If you’re not familiar, offhand, with the text of the 9th amendment, I’d like you to try a thought exercise. What single sentence could the ratifiers have added to the Constitution which would make it most clear that the Constitution defends rights in general — even rights that are not explicitly listed in it?
Now, look at the actual text of the 9th amendment:
The enumeration in the Constitution, of certain rights, shall not be construed to deny or disparage others retained by the people.
Let me remind you, this is not merely something the ratifiers thought was true. It’s not merely a guideline. The highest law of the land says that:
- people have legal rights that cannot be violated, even if those rights aren’t listed in the Constitution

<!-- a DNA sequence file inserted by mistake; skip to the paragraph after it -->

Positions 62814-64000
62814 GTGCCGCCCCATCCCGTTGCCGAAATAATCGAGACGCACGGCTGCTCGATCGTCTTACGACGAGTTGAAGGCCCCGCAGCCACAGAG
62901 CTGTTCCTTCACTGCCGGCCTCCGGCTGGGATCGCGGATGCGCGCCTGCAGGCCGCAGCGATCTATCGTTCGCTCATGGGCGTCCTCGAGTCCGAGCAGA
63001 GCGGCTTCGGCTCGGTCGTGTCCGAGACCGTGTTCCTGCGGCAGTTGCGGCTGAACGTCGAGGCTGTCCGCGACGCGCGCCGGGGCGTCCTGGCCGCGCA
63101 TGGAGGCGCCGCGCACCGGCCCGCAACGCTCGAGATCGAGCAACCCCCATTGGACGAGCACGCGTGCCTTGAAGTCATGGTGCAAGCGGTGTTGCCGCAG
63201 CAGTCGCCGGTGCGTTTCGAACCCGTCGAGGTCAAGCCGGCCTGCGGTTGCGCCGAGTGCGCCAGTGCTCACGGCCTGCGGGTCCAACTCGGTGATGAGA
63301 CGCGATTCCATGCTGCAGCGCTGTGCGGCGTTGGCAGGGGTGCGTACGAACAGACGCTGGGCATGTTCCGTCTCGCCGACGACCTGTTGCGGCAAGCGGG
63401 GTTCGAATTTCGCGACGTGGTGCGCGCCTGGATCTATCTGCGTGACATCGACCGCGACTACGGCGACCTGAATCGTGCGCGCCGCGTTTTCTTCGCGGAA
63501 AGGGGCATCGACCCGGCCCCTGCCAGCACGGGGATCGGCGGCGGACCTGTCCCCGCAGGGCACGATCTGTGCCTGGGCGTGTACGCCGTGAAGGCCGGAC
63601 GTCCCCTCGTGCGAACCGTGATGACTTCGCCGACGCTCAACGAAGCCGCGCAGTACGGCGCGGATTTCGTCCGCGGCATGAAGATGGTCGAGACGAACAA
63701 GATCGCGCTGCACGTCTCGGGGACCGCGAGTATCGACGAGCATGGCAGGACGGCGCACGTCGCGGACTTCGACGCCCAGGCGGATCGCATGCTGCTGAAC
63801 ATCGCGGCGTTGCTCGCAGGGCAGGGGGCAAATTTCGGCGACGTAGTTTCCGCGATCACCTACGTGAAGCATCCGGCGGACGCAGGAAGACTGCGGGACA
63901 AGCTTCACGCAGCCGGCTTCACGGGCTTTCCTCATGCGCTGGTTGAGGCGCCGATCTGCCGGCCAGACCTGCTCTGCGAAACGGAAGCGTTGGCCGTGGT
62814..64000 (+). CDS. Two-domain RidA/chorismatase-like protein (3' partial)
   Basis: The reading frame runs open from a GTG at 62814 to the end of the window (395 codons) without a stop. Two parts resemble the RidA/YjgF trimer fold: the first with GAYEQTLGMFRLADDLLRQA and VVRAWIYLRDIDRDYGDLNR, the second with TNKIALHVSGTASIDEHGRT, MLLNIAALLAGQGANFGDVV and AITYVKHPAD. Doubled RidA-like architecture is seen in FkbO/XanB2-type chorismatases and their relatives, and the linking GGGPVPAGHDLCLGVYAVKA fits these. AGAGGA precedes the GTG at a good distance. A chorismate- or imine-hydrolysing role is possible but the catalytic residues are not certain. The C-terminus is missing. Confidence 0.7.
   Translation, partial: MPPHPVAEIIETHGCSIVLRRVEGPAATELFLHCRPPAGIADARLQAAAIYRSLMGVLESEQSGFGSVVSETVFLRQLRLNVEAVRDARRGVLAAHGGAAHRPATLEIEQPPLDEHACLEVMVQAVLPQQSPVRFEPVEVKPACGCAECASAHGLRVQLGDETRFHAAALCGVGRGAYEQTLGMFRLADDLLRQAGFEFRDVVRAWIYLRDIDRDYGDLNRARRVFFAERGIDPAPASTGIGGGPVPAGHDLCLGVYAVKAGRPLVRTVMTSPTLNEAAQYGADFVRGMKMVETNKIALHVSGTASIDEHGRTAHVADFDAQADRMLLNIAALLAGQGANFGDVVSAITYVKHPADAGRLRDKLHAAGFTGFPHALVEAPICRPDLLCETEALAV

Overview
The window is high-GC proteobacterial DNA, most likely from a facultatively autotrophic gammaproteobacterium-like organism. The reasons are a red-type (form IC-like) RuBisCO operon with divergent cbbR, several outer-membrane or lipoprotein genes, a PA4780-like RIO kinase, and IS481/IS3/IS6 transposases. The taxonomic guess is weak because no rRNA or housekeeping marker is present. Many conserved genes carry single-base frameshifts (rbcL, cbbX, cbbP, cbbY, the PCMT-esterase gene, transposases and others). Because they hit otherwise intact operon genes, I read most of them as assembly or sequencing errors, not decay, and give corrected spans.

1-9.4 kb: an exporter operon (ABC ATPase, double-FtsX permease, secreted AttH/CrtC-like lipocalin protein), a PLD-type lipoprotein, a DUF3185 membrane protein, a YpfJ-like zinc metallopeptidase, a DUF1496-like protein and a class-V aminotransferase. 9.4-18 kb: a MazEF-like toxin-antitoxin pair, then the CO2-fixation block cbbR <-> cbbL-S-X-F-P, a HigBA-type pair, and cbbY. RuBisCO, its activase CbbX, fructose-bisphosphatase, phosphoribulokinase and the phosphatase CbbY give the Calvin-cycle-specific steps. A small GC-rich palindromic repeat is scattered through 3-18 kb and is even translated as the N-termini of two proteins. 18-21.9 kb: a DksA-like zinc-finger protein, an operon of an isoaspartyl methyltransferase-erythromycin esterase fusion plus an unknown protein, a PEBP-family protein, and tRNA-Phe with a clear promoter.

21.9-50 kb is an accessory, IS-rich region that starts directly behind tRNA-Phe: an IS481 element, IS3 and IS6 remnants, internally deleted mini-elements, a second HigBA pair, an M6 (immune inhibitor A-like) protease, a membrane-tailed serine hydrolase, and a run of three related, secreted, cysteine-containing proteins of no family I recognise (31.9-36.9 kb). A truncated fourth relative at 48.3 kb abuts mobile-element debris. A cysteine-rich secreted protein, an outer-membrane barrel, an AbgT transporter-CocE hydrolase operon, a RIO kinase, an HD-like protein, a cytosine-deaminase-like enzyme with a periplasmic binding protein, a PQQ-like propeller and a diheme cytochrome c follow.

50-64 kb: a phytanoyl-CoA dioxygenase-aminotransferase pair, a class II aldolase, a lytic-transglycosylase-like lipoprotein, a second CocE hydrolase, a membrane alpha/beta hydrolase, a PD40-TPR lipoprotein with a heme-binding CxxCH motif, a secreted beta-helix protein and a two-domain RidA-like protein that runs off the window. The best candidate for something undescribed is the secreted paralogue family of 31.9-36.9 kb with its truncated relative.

- you can’t say a particular right doesn’t have legal weight just because it’s not listed in the Constitution
Now, any reasonable person may ask, “OK, but like, that doesn’t mean I have every right imaginable. I don’t have the right to hurt people or pollute or run stop signs. So how do we agree on which rights I do have?”
The answer is: it’s hard. It’s confusing. It’s messy. Figuring out which rights the Constitution says you do and don’t have takes real work, and meaningful interpretation. You don’t only read the 9th amendment; you try to understand the Constitution, federal law, state law, and common law as a whole, and as it has been formed by all three branches of government, and you try to balance the relative rights at play.
What does an originalist say to this?
One passage often quoted is Scalia’s dissent in the 2000 case Troxel vs. Granville. The majority decision struck down a law because they felt it violated the right of parents to rear their children. That right isn’t explicitly and clearly asserted in the Constitution or elsewhere, but the majority interpreted the balance of our laws to defend such a right.